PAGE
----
A study of the genetic composition of the tiger mosquito in Europe detects the different entry routes from Asia and how its invasion is determined by the road network. The results confirm the importance of the mosquito displacement inside the cars previously described by Mosquito Alert researchers. The movement of mosquitoes between regions determines their genetic composition and may have important implications such as the existence of differences between mosquitoes in their effectiveness when transmitting viruses such as Zika, dengue or Chikungunya.
Early September 2007. Tiger mosquitoes fill the pages of newspapers. For the first time in its history, Europe experiences an outbreak of Chikungunya. The days pass and in the end 217 autochthonous cases of infection are confirmed. All of them in the Italian province of Ravenna. It is suspected that the virus causing the disease probably came through an infected traveler. But how could a tropical disease spread in Europe?
Because the Chikungunya virus (CHIKV) is native to Africa. It was first detected in Tanzania in 1952, from where it later spread through South Africa, Zimbabwe, the Democratic Republic of the Congo, Zambia, Senegal, Uganda, Nigeria and Angola before jumping into Southeast Asia. In the following decades it appeared in Thailand, Vietnam, Sri Lanka, Indonesia, India and Malaysia. And already in the 21st century the disease broke into the Indian and African islands.
However, the Italian outbreak of 2007 was an important step forward. It was the first one that took place in a temperate zone, taking the disease beyond the tropics. But it was not the only one. In 2010 another one took place in the south of France, in 2014 a new one was detected in Montpellier, although these were only a few isolated cases, and in 2017 one more around Rome.
In a globalized world, with more and more leisure trips, the arrival of people infected with the virus from the tropics to Europe is constant, but for an outbreak like Italy to take place, another actor is needed, a mosquito capable of transmitting the virus among people. The Italian region of Ravenna, the south of France, Montpellier and the region of Rome have one thing in common: the tiger mosquito, Aedes albopictus (Fig. 1), is established there.
The tiger mosquito, originally from Southeast Asia, is capable of transmitting the disease. A tiger mosquito that stings an infected tourist after returning from his trip through the tropics can transmit the virus to new people. In Italy the origin was in an infected tourist who returned from his trip to India. In Montpellier it was a person who returned from a trip to Cameroon. The tiger mosquito did the rest.
The tiger mosquito came to Europe by boat from China and the United States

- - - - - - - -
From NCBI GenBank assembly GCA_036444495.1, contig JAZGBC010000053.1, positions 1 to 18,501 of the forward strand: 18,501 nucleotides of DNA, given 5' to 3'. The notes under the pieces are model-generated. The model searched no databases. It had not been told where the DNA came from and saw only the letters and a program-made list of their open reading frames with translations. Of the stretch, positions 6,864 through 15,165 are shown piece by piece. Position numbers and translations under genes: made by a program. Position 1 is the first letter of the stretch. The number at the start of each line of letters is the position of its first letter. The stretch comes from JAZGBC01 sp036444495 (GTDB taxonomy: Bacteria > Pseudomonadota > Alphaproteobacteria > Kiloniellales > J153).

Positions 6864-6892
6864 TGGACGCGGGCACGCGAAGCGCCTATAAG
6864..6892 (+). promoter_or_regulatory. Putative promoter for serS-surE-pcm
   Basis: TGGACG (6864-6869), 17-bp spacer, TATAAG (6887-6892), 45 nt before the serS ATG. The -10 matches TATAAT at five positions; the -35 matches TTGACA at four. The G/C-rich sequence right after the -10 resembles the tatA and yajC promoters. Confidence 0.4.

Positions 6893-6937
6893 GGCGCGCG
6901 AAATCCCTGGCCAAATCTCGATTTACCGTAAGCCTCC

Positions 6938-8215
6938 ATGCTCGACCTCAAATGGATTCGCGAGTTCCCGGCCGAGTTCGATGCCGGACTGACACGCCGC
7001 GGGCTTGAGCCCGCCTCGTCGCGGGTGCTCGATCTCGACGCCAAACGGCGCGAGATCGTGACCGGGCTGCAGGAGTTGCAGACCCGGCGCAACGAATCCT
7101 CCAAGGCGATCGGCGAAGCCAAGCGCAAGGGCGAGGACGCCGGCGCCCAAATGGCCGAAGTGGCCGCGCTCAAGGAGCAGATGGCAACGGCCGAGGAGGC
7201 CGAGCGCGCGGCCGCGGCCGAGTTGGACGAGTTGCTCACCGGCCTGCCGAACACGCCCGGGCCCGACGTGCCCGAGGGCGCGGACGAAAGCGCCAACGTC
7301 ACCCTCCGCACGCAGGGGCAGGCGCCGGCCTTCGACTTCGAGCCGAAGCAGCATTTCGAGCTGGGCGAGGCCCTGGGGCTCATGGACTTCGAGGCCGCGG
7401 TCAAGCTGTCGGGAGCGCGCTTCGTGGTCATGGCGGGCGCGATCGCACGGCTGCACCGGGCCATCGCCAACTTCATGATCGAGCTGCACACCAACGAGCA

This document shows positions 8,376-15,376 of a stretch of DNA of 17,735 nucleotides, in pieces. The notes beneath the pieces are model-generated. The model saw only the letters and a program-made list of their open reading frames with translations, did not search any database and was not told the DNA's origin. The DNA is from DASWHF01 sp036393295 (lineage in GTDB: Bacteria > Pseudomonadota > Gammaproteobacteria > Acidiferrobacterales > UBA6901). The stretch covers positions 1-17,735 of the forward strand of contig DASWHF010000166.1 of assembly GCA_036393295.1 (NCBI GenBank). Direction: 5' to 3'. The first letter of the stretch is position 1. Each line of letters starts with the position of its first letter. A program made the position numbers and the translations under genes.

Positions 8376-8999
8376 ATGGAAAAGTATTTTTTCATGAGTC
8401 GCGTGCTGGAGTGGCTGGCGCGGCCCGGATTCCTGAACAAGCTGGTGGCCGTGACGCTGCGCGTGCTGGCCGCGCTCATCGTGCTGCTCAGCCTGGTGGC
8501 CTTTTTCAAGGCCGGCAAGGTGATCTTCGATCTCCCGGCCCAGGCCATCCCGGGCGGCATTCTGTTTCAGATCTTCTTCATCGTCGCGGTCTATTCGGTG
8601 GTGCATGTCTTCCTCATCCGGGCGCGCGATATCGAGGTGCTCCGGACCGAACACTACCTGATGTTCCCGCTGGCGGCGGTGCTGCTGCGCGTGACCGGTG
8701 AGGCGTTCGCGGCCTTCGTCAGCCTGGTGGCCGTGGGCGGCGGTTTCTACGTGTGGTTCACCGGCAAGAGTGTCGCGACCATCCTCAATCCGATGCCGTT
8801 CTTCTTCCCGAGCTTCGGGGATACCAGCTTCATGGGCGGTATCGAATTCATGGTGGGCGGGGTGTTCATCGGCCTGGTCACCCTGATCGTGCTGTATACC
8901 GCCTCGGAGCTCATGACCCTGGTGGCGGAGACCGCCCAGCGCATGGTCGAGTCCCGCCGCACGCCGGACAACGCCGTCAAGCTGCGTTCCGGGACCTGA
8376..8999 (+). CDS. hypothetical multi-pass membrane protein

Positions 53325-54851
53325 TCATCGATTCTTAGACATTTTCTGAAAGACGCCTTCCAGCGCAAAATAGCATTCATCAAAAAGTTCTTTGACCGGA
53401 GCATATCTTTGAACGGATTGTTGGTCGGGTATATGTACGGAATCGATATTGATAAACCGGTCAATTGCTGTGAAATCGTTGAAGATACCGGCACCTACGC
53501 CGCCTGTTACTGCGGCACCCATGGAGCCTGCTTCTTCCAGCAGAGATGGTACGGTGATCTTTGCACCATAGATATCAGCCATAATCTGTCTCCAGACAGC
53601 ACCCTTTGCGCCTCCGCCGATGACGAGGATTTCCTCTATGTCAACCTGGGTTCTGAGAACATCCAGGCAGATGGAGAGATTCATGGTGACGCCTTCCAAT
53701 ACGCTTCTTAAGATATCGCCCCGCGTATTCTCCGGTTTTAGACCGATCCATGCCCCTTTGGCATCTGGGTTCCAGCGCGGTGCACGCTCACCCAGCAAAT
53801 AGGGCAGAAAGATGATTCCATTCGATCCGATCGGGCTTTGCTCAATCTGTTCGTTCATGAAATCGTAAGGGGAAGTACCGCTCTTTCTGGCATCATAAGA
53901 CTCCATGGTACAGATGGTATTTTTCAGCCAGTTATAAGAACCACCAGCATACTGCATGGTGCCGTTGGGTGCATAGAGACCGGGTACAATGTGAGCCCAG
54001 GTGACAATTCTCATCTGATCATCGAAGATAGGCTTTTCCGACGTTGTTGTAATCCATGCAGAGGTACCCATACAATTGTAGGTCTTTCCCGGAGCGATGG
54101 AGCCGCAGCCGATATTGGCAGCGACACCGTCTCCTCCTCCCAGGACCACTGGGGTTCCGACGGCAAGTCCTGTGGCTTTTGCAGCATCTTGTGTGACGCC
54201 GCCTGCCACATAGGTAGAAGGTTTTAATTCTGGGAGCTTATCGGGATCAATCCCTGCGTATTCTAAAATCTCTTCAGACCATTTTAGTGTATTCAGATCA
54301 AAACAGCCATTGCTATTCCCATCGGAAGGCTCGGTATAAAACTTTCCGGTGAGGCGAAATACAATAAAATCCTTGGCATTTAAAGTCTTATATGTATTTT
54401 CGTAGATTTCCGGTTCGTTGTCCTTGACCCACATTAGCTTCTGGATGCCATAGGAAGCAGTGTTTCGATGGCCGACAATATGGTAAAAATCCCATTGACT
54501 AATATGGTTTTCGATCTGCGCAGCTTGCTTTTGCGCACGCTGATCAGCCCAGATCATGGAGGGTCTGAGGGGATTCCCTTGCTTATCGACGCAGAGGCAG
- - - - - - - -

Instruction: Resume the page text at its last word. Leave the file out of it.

The tiger mosquito is what in biology is known as an invasive species. A species that, once it has been introduced in a place, outside its original distribution area, is capable of developing and expanding. Until not long ago, the tiger mosquito was restricted to Southeast Asia, its area covered from Indonesia to Japan. However, in recent decades humans have helped colonize all continents except Antarctica. A new study published in the journal Molecular Ecology has just revealed what routes the tiger mosquito used to enter Europe. It is a genetic study carried out by researchers from the University of Grenoble, for which they have analyzed 692 mosquitoes from 109 different localities. Although they did not participate directly in the study, experts from Mosquito Alert, Sarah Delacour, Mikel Bengoa and Roger Eritja, contributed to the work by providing to the French researchers with part of the mosquitoes analyzed, with specimens captured in Andalusia, the Balearic Islands and Catalonia. From the genetic data obtained they have been able to determine that the tiger mosquito entered three points in Europe from three different places (Fig. 2).
The first introduction took place in Albania in 1979. It was in a tire warehouse in the Albanian city of Lac where they were detected for the first time. Genetic studies suggest that mosquitoes arrived from China, through maritime trade.
A decade later, in summer of 1990, tiger mosquitoes were once again detected in Europe, this time in Italy. But the mosquito did not arrive in Italy from Albania, not only from Asia, but from the United States. Apparently, the species reached the city of Genoa first, and Padua in 1991, through the maritime trade of used tires that this city maintained, and maintains, with Atlanta. To the United States the mosquito had arrived shortly before, in 1985, once again hidden among tires from Japan (Fig. 3).
Already at the gates of the new century, the study suggests that new mosquitoes landed in Italy, probably from China. This time they did it in the center of the country, where they mixed with the tigers of American-Japanese origin, which came down from the north.
These three entry points are the original source of the tiger mosquito in the rest of Europe. Although we do not get to know exactly the moment and the cause of the introductions, with the genetic analysis it is possible to trace the history of the different introductions and discover the routes of dispersion of the species. What the genetic study confirms is that the mosquito has limited dispersal capacity by itself, and that we humans transport it without realizing one place to another.
We are the accomplices of its expansion